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Skip Navigation LinksDNREC : News : New Broadkill River Watershed Report details wetland health, management recommendations


 
 
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Contact: Joanna Wilson, DNREC Public Affairs, 302-739-9902  

New Broadkill River Watershed Report
details wetland health, management recommendations

DOVER (April 16, 2013) – DNREC’s Wetland Monitoring and Assessment Program announced this week that they have completed the final report on the health of wetlands located in central Sussex County’s Broadkill River Watershed.

“Protected and functioning wetlands are vital to help ensure a healthy watershed, improve water quality, act as a buffer against coastal storms, and store excess rainwater,” said DNREC Environmental Scientist Alison Rogerson, program lead for Wetland Monitoring and Assessment. “This report includes management recommendations such as enforcing wetland buffer regulations, updating tidal wetland regulatory maps, and protecting vulnerable freshwater wetlands from conversion. The data and recommendations will help guide voluntary wetland restoration and protection efforts overseen by state resource managers and groups such as the U.S. Fish and Wildlife Service and local watershed citizen advisory committees.”  

The Broadkill River headwaters originate near the Town of Milton and flow 25 miles eastward towards Broadkill Beach into the Delaware Bay through Roosevelt Inlet. One of 16 watersheds that comprise the Delaware Bay and Estuary Basin, the Broadkill River Watershed covers 68,500 acres and is primarily comprised of agricultural land with urban development and wildlife refuge. Wetlands make up 20 percent of the watershed.

In the summer of 2010, a team of wetland scientists from DNREC’s Division of Watershed Stewardship’s Watershed Assessment Section visited 94 randomly-assigned wetland sites within the Broadkill watershed and collected data on the plants, hydrology and wetland disturbances. Wetlands within the watershed were separated into tidal and non-tidal. The nontidal sites were further classified as flats, riverine, and depressions.

The team’s 67-page technical report summarizes not only the health of these wetlands but also examines how wetland acreage has changed in recent decades, and discusses how trends in land use have and will impact wetlands across the watershed. Changes documented in the report include:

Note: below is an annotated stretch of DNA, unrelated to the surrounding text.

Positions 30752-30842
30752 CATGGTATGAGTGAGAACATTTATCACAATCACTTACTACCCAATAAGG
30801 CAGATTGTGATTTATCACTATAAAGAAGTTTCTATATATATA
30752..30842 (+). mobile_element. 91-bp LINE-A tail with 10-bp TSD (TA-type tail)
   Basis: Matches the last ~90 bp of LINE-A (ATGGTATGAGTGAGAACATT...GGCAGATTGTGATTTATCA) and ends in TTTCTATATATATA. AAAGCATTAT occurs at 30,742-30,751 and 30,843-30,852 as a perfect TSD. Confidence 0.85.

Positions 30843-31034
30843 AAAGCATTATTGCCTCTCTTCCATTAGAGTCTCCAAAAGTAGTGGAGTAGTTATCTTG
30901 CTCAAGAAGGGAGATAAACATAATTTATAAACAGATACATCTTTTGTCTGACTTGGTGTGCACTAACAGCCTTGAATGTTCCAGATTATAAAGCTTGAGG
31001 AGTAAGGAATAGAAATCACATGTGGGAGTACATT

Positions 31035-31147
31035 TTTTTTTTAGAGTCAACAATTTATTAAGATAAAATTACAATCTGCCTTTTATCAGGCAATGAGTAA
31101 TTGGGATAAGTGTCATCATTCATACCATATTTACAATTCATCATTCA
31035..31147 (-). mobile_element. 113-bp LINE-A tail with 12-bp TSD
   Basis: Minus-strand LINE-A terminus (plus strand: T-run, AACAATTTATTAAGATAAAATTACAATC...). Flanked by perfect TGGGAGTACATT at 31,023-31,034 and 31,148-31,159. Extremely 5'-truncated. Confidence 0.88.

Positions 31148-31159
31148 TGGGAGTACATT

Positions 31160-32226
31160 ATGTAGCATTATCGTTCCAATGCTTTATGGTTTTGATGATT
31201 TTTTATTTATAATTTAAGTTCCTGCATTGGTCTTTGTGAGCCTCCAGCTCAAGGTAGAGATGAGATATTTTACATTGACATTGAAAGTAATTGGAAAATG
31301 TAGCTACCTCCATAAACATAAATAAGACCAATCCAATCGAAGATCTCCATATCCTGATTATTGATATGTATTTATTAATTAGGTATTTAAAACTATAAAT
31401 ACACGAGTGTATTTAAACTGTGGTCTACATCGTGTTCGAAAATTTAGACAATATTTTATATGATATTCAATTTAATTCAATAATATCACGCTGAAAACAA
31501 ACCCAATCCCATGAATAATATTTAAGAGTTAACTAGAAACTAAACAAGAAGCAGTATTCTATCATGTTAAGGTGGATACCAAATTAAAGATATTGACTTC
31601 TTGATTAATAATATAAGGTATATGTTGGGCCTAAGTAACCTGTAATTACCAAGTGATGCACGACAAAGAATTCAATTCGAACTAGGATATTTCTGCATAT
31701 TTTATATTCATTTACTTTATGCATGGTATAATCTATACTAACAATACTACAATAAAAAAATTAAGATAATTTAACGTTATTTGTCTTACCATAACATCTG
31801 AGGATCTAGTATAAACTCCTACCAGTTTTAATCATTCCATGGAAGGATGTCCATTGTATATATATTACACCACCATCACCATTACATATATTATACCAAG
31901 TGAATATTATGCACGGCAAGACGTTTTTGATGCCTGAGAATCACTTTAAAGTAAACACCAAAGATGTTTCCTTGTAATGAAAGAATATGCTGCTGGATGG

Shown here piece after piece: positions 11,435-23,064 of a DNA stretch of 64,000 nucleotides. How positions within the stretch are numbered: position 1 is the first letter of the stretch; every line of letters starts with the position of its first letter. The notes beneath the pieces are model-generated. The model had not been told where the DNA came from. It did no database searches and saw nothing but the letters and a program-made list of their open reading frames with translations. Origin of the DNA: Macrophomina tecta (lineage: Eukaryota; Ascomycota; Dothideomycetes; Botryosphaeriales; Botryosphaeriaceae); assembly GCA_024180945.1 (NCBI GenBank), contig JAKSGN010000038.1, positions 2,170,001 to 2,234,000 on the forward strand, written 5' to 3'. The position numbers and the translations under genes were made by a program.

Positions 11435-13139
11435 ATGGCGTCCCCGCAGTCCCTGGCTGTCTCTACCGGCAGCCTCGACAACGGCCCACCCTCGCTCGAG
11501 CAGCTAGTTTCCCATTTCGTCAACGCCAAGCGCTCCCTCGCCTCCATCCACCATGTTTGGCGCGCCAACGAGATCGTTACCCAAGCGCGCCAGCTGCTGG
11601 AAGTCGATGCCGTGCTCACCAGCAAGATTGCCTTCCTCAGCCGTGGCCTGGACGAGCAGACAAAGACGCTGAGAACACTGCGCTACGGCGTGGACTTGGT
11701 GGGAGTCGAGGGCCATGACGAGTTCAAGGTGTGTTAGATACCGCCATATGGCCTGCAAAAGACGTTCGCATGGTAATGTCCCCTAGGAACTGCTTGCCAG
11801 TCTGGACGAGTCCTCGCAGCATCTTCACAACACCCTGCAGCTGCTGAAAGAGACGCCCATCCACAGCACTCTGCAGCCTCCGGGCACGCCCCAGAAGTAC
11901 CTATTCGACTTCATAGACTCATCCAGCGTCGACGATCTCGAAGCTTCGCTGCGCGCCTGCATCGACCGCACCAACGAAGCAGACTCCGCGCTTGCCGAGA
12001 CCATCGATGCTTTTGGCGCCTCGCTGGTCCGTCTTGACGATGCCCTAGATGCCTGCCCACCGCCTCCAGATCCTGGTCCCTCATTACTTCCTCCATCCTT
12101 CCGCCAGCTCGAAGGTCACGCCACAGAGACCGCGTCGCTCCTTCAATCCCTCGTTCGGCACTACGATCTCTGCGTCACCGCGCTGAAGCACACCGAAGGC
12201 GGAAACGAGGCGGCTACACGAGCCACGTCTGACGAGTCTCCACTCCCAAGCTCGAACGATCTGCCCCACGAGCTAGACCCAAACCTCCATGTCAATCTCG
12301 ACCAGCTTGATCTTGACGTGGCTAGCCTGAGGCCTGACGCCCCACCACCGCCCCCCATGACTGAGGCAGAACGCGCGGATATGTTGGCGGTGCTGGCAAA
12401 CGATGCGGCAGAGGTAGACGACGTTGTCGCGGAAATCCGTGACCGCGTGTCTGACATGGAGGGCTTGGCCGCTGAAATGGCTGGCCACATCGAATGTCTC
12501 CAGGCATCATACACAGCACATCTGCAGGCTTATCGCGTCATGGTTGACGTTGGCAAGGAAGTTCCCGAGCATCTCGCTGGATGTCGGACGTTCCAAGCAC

·         Conversion of 75 acres of freshwater wetlands into development or agricultural production;

·         Coastal wetlands in Prime Hook National Wildlife Refuge and Broadkill Beach lost to development and conversion to open water; and

·         Numerous stormwater ponds created as part of residential developments.

DNREC biologists used established condition assessment checklists and biological metrics to determine how well the wetlands were faring. Indicators such as the presence of invasive plants, artificial ditching, or sources of pollution adjacent to wetlands are examples of how wetland health is impacted.

In comparison to watersheds that have been assessed in the past, the Broadkill watershed had fewer severely stressed wetlands. The majority were classified as moderately stressed wetlands, which generally maintain some characteristics of natural wetlands but with evidence of past disturbances to hydrology, plant community or wetland buffers.

The Broadkill River Watershed report will be summarized into shorter handouts and presentations for targeted audiences. This report is the fifth in a series of directed watershed studies throughout the state. These reports and the work of the Wetland Monitoring and Assessment Program are made possible by EPA Wetland Program Development funding.

To view the full report and the report card, or more information on assessment methods, please visit Broadkill Watershed Report.

Vol. 43, No. 148

-30-
4/15/2013
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